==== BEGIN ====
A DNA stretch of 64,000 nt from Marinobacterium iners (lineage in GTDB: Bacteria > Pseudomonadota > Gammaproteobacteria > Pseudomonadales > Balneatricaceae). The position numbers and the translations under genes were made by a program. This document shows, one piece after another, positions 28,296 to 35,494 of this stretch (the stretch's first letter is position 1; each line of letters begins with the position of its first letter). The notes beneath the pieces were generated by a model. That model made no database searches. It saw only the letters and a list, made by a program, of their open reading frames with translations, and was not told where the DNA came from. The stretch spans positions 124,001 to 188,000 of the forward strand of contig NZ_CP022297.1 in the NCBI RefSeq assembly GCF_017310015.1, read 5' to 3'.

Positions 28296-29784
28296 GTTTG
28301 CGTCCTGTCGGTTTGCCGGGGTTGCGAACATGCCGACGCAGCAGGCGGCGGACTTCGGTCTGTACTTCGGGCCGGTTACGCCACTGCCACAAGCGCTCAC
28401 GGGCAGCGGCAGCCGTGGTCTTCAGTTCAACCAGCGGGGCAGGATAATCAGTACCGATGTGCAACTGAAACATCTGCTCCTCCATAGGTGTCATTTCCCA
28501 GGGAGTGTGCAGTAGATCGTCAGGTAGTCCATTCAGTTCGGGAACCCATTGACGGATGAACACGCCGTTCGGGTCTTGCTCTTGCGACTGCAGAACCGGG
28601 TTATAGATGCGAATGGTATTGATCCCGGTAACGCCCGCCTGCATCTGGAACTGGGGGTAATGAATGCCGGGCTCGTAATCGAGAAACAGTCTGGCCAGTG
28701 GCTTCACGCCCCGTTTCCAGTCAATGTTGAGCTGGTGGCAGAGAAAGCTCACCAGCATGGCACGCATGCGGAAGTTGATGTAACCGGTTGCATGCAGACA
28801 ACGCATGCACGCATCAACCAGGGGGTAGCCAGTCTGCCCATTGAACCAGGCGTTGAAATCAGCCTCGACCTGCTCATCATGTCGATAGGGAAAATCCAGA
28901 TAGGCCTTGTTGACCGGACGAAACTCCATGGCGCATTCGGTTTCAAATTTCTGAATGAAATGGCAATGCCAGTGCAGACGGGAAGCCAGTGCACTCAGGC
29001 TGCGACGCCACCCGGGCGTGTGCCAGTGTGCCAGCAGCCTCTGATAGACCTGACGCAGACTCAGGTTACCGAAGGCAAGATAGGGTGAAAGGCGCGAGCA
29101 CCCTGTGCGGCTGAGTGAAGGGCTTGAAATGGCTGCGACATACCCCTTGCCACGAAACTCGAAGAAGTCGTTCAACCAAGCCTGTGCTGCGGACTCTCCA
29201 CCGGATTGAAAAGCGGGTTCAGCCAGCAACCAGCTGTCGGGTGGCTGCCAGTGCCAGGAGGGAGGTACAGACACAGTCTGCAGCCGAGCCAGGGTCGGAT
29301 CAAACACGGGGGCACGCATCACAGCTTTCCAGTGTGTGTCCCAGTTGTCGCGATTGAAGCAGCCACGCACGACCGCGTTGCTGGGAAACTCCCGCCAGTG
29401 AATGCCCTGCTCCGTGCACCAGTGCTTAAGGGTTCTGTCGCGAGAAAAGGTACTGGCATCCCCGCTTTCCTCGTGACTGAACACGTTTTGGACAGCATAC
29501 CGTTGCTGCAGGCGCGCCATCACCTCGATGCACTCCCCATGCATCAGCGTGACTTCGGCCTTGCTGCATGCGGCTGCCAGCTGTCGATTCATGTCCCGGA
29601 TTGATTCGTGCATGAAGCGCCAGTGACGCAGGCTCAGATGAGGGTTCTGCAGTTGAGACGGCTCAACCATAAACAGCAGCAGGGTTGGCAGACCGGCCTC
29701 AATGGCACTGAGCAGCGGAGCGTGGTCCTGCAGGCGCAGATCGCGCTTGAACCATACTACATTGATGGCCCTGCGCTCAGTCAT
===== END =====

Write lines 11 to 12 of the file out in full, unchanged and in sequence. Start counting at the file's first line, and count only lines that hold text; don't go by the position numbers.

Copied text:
29001 TGCGACGCCACCCGGGCGTGTGCCAGTGTGCCAGCAGCCTCTGATAGACCTGACGCAGACTCAGGTTACCGAAGGCAAGATAGGGTGAAAGGCGCGAGCA
29101 CCCTGTGCGGCTGAGTGAAGGGCTTGAAATGGCTGCGACATACCCCTTGCCACGAAACTCGAAGAAGTCGTTCAACCAAGCCTGTGCTGCGGACTCTCCA